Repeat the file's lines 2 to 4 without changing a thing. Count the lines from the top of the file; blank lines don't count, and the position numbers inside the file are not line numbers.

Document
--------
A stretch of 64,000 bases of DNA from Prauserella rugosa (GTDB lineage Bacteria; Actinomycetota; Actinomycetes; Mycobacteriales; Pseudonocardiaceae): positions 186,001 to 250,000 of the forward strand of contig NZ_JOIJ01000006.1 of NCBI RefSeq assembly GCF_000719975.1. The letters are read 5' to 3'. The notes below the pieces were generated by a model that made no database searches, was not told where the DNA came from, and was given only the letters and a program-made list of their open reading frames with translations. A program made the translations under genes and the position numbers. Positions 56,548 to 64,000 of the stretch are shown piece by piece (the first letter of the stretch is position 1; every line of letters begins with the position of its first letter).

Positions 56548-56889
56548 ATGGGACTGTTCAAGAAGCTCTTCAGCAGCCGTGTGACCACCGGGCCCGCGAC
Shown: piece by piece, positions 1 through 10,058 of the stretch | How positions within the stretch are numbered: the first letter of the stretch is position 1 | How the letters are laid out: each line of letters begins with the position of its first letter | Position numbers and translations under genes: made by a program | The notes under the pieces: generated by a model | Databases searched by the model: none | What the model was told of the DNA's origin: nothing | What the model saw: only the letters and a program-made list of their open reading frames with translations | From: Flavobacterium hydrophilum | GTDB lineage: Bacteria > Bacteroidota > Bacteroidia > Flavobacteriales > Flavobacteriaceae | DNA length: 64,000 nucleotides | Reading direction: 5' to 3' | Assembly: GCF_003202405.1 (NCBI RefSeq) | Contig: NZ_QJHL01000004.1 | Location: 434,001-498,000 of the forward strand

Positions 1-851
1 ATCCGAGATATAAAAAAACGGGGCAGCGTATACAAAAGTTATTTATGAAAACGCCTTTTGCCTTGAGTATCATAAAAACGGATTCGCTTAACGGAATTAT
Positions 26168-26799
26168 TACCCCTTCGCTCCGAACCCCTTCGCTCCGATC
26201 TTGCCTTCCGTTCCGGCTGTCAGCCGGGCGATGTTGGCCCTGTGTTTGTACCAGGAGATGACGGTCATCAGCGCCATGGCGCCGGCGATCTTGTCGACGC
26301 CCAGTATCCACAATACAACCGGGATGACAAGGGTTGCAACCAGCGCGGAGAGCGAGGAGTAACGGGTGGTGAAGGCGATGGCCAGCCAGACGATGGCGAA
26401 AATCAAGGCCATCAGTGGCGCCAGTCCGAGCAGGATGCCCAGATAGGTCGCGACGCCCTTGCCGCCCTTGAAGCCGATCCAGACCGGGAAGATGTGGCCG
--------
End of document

Positions 56548-56889
56548 ATGGGACTGTTCAAGAAGCTCTTCAGCAGCCGTGTGACCACCGGGCCCGCGAC
Shown: piece by piece, positions 1 through 10,058 of the stretch | How positions within the stretch are numbered: the first letter of the stretch is position 1 | How the letters are laid out: each line of letters begins with the position of its first letter | Position numbers and translations under genes: made by a program | The notes under the pieces: generated by a model | Databases searched by the model: none | What the model was told of the DNA's origin: nothing | What the model saw: only the letters and a program-made list of their open reading frames with translations | From: Flavobacterium hydrophilum | GTDB lineage: Bacteria > Bacteroidota > Bacteroidia > Flavobacteriales > Flavobacteriaceae | DNA length: 64,000 nucleotides | Reading direction: 5' to 3' | Assembly: GCF_003202405.1 (NCBI RefSeq) | Contig: NZ_QJHL01000004.1 | Location: 434,001-498,000 of the forward strand